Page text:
Dec. 21, 2013 – Jan. 18, 2014*
Monday – Friday: 8am – 5pm
*Closed: December 25, 2013- January 1, 2014
*Closed: December 25, 2013- January 1, 2014
The Journal of Open Access to Law is making its official debut this week. The journal describes itself as “an open-access, peer-reviewed academic journal of international scope. Its purpose is to promote international research on the topic of open access to law.”
The inaugural issue features articles discussing “the governance of new models of legal publishing, projects in open access to law, technical challenges and economic opportunities created by open access to law as well as trends and changes suggested by the globalization of access.”
For a more detailed description of the journal and its aims head over to Legal Information Institute Director and journal co-editor Tom Bruce’s blog B-Screeds.
Every month the Cornell Law Library adds new titles to its collection. The most recent additions for December 2013 are posted, here. A few highlights from this month’s additions are featured below.
Check out a few of the photos from yesterday’s pet therapy event. A big thanks to the Cornell Companions program and the Student Animal Legal Defense Fund Club for their time and efforts in making this event possible every semester!
Whether you are working on a looming project or paper, or simply want to get a jump on developing the skills you might need for summer employment, research consultations are a great way to get prepared.
Get advice tailored to your research needs on:
Appointment forms are available at the circulation desk.
Many people have their version of the White Whale, that thing they chase but can’t quite acquire or overcome.
For 3L Peter Cavallaro it came in form of Pope Benedict XVI. Well, not the man so much as his signature and the acquisition of it.
“It was very difficult” he said. “I wasn’t able to get it until about a month-and-a-half ago.”
It’s no surprise that Cavallaro would eventually track it down as he is an avid collector of autographs with over 300 hundred signatures from a variety of famous people. Replicas of a portion of his collection are currently on display in the Reading Room featuring figures from the last 50 years of American political and civil rights history. The autographed photos range from civil rights activist James Meredith to astronaut John Glenn and from Jimmy Carter to George W. Bush.
Cavallaro said he’s been collecting over the last decade, some in person and some by mail. Regardless of method, he said the process is not unlike law school in that it requires research, planning and persistence in order to achieve success.
“The challenge is doing the research and looking for the right contact,” he said.”Ninety percent of the battle is just getting it in front of them.”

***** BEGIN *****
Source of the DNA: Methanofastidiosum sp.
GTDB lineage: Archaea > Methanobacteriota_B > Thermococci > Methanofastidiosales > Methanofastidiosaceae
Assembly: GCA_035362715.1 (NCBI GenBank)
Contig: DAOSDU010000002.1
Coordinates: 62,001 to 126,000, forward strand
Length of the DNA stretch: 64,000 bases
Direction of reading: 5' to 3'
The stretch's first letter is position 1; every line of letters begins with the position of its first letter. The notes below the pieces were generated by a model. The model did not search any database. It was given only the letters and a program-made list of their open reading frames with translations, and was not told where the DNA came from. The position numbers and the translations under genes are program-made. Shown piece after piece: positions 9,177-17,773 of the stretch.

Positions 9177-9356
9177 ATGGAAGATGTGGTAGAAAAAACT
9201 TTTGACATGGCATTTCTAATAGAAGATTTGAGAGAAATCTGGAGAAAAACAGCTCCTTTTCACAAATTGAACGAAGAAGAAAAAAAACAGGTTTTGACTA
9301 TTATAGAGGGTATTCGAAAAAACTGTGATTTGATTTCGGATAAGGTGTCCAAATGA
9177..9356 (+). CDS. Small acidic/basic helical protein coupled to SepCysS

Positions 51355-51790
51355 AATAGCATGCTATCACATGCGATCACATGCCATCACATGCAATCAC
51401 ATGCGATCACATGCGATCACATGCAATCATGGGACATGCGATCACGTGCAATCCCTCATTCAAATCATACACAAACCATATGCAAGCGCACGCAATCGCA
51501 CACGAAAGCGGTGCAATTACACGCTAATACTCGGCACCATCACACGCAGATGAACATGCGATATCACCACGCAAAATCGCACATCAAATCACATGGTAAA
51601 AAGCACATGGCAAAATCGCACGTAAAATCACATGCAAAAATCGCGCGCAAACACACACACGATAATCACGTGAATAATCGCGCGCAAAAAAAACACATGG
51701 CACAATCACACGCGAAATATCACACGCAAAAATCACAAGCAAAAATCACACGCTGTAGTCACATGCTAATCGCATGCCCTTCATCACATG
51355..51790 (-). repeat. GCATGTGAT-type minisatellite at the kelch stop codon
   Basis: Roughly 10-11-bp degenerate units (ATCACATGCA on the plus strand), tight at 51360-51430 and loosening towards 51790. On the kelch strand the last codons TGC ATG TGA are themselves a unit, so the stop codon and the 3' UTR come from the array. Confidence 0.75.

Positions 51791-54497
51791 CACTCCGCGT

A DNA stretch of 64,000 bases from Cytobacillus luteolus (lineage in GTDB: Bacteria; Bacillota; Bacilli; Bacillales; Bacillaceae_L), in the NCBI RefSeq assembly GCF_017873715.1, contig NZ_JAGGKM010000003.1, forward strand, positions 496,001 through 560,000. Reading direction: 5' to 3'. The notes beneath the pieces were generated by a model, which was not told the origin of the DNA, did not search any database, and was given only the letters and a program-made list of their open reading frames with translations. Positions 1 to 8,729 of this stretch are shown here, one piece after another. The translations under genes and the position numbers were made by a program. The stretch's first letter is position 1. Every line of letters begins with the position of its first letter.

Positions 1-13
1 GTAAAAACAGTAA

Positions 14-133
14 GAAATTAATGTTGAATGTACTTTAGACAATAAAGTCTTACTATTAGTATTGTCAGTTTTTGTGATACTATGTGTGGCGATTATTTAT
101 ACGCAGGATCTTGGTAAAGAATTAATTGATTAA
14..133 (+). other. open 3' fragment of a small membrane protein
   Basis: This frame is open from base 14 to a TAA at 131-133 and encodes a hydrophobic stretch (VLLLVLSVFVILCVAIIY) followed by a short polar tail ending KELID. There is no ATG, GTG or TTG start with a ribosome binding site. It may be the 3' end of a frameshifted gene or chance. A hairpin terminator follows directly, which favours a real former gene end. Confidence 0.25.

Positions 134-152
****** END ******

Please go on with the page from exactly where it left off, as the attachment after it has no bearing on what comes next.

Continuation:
Check out what we’ve been up to the last 12 months with our 2012/2013 annual report. The report includes a message from our director, highlights of our Collections, Information Management, Reference and Research Services, and Access Services departments as well as updates on the professional activities of the staff and of various projects. Some of the features include the visit of Bitner Research Fellow Priya Rai, the return of ever-popular therapy animals, an update on the law school construction project and the award-winning Trial Pamphlets digitization project.
This month marks the 150th anniversary of the Gettysburg Address. The speech is sometimes referred to as the greatest closing argument in history, in part because Lincoln himself spent his early career as a lawyer in Illinois.
The law library has numerous books available for checkout detailing Lincoln’s career as a lawyer and covering his skill as an orator. One of the more recent examples is Arthur Rizer’s Lincoln’s Counsel: Lessons from America’s Most Persuasive Speaker, published by the American Bar Association.
From the publisher’s website:
Before Abraham Lincoln was called “Mr. President,” he was called “counselor” and “esquire.” Some consider him to be one of the nation’s greatest attorneys and, at the very least, an enormously persuasive speaker. He spent more years practicing law than any other president, and his years in the legal profession were essential to his eventual election to the Presidency.
As a lawyer, Lincoln knew how to craft successful closing arguments. As a president–with his Gettysburg Address, perhaps the greatest closing argument in history–he knew how to persuade a bitterly divided country into ultimately doing what was right for all.
Through examples from Lincoln’s great speeches and closing arguments–included in their entirety are Lincoln’s First and Second Inaugural Speeches, the Gettysburg Address, the Emancipation Proclamation and more–this book instructs you in the art of persuasion in two simple ways: by providing lessons from Lincoln’s career as a lawyer and politician, and then by analyzing those lessons and discussing how to apply them to your own life. Lincoln’s Counsel gives important advice about advocacy straight from the very best.
Also, due to Cornell possessing one of the original copies of the address, be sure to check out the commemorative events taking place around campus this month by visiting the university’s events calendar here.
The law library has a new resource available designed to help researchers navigate international legislation and case law regarding the acquisition and ownership of artwork.
Art Law & Cultural Property from the International Foundation for Art Research contains resources and information covering legislation that governs the export and ownership of cultural property from dozens of countries with primarily a European focus. Additionally, it covers case law and hard-to-find out of court settlement documents pertaining to art ownership issues in the United States.
The database is available to all Cornell students, faculty, and staff both on and off campus with the link given above.